Table of contents
- 1 Introduction
- What is burden of disease?
- How can burden of disease studies be used?
- What can’t burden of disease studies tell us?
- How is burden of disease measured?
- What is the history of burden of disease analysis?
- What’s new in the Australian Burden of Disease Study 2015 and this report?
- 2 Total burden of disease
- What is the total burden of disease in Australia?
- How does total burden vary across the life course?
- Which disease groups cause the most burden?
- Which diseases cause the most burden?
- How does disease burden change across the life course?
- 3 Non-fatal burden of disease
- What is the overall non-fatal burden in Australia?
- How does living with illness vary across the life course?
- Which disease groups cause the most non-fatal burden?
- Which diseases cause the most non-fatal burden?
- How does non-fatal disease burden change across the life course?
- 4 Fatal burden of disease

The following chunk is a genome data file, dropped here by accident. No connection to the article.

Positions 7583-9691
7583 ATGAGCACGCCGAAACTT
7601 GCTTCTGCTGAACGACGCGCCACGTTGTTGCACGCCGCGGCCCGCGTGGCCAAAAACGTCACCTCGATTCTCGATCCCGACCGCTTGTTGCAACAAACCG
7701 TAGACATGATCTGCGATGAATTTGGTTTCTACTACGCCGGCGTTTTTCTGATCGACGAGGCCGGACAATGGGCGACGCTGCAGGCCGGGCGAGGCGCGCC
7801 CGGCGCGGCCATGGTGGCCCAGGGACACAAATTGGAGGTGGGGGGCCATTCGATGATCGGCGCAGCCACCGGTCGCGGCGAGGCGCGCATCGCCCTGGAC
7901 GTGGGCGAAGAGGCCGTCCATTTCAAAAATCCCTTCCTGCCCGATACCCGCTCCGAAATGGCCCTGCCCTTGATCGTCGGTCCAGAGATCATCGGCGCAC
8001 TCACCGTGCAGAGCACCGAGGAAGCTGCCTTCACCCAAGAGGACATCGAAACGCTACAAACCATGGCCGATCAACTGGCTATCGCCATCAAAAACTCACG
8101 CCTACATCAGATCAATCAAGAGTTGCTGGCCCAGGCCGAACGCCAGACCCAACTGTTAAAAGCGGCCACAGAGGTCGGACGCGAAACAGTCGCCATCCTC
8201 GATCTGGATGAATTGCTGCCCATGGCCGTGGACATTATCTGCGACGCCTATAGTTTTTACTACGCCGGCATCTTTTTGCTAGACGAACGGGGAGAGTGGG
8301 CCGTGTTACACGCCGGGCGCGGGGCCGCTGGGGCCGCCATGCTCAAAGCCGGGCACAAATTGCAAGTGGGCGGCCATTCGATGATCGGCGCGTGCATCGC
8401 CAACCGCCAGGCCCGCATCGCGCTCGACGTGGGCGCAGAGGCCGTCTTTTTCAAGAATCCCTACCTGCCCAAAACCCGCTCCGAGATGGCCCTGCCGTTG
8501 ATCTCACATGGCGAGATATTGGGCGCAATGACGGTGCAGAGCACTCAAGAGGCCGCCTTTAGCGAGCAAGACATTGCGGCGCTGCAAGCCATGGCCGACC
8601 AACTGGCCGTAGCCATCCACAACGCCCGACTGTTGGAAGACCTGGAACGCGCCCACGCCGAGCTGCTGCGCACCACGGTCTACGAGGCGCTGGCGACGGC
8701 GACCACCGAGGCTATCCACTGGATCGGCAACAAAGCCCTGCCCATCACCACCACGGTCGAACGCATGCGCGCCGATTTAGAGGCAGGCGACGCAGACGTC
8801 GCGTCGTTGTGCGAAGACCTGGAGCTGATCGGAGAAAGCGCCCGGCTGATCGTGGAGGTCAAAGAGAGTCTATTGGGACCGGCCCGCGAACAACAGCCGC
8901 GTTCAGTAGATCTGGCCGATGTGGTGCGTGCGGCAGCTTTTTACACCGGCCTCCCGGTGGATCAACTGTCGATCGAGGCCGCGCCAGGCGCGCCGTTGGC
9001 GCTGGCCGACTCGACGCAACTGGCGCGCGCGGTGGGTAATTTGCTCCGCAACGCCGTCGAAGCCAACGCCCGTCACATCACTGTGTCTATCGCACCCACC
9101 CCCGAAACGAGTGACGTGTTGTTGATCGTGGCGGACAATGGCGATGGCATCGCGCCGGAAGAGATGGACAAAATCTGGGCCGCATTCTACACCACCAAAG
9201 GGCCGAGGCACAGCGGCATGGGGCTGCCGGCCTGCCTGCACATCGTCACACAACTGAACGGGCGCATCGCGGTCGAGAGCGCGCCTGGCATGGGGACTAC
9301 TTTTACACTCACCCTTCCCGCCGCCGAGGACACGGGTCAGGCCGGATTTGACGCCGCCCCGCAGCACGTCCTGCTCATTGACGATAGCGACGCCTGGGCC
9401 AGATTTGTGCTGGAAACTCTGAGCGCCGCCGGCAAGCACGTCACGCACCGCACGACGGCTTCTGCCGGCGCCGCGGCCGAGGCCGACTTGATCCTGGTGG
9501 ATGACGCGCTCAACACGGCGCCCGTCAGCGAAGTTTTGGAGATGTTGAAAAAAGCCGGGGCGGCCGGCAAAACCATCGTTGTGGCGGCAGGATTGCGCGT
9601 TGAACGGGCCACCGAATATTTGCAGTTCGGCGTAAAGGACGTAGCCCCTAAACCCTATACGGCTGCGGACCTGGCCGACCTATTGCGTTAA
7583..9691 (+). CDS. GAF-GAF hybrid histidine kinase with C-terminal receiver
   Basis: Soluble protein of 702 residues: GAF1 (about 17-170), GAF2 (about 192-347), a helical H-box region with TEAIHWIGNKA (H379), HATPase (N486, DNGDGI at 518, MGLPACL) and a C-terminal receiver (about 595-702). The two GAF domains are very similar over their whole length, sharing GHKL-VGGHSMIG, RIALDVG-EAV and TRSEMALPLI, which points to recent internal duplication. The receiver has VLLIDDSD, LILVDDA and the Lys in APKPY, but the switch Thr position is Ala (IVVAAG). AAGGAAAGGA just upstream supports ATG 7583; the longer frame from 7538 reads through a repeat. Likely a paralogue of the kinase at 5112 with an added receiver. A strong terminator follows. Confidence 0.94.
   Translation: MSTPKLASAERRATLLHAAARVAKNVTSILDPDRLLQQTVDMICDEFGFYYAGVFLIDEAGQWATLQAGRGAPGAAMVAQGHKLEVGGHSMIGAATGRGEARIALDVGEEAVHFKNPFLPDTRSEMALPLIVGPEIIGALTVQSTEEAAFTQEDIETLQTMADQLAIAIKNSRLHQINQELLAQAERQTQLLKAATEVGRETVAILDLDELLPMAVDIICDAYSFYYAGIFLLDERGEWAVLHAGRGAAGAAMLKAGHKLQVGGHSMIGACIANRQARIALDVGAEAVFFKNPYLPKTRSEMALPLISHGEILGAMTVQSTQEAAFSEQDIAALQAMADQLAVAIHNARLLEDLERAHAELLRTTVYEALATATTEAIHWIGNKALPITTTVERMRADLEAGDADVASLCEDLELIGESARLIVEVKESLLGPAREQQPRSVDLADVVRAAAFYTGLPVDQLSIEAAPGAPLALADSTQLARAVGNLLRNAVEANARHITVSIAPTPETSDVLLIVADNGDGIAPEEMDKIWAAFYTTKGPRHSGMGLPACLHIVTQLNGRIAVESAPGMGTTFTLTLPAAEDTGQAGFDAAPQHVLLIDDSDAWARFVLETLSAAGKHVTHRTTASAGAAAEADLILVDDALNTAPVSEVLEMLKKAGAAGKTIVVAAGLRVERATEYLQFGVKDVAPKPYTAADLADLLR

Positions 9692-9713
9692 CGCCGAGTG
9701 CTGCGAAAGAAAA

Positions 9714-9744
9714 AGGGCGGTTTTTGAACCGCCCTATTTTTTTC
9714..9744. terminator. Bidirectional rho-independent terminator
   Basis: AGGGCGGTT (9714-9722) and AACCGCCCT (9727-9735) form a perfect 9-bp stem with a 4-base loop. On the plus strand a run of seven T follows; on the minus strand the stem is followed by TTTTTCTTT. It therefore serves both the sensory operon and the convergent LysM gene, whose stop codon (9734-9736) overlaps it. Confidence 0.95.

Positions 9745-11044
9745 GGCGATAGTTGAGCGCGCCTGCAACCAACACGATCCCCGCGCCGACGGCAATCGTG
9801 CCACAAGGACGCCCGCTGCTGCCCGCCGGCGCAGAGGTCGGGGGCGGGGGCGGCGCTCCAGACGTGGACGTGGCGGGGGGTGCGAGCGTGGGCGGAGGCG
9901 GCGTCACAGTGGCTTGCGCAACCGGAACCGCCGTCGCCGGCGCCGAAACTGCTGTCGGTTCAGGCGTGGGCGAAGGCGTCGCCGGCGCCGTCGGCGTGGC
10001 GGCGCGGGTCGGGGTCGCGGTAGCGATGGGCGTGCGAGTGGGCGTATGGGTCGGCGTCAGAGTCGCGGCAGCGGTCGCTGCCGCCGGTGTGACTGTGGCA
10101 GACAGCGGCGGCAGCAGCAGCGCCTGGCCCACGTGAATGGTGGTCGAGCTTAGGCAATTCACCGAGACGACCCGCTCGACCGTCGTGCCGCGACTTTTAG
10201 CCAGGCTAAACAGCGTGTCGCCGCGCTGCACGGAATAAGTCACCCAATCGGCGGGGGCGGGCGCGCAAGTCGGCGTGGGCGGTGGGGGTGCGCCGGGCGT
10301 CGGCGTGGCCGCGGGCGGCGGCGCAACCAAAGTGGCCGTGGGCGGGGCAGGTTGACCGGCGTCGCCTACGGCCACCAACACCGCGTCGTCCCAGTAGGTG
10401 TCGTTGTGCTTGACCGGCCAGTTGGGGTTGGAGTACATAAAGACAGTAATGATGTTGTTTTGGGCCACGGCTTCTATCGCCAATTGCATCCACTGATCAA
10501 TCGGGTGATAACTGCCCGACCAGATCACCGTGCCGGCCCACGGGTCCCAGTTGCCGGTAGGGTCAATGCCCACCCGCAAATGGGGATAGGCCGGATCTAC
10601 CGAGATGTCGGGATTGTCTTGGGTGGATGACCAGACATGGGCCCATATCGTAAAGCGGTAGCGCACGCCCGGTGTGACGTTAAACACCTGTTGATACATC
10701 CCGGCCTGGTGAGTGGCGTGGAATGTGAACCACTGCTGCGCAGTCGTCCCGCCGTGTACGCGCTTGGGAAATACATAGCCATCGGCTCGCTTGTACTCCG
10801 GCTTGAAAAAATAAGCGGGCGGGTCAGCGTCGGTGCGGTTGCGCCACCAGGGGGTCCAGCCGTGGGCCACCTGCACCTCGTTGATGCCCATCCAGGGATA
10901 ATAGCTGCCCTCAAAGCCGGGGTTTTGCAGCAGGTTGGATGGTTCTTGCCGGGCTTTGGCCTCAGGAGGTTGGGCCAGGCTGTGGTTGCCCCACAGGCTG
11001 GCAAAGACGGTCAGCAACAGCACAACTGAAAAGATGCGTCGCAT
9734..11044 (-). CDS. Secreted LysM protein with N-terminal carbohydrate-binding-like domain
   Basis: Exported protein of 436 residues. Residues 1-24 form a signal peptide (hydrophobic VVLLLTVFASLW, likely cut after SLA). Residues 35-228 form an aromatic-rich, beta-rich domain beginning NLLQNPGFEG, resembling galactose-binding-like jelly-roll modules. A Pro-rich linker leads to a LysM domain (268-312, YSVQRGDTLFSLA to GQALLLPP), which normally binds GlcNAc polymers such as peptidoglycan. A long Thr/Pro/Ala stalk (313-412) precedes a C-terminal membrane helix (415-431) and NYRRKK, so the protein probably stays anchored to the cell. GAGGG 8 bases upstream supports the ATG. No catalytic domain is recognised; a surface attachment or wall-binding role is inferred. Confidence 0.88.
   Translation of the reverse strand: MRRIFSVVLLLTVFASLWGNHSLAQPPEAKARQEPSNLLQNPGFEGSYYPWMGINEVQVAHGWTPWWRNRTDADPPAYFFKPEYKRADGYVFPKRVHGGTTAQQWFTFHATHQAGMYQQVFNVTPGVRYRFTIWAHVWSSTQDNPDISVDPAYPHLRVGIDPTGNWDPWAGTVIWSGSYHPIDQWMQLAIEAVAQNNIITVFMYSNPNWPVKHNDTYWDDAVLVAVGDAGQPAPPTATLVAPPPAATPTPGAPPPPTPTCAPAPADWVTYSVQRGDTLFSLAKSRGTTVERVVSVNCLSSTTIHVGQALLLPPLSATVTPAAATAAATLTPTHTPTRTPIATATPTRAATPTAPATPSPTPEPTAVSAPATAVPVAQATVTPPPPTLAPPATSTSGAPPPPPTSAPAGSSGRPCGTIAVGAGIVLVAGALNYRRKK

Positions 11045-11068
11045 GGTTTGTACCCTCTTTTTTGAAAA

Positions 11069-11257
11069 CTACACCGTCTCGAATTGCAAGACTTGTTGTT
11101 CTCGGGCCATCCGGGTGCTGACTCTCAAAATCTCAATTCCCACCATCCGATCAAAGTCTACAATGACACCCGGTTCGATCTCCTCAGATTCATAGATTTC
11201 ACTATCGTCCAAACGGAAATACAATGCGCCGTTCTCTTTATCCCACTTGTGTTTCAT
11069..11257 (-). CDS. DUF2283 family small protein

- What is the overall fatal burden in Australia?
- How does years of life lost vary at different ages?
- Which disease groups cause the most fatal burden?
- Which diseases cause the most fatal burden?
- How does fatal disease burden change across the life course?
- 5 Health-adjusted life expectancy
- HALE as a measure of population health
- On average, almost 90% of years lived are in full health
- Years of life gained are healthy years
- HALE is unequal across states and territories
- HALE varies by remoteness of area lived
- HALE is unequal between socioeconomic groups
- 6 Contribution of risk factors to burden
- How are risk factors selected?
- What is the contribution of all risk factors combined?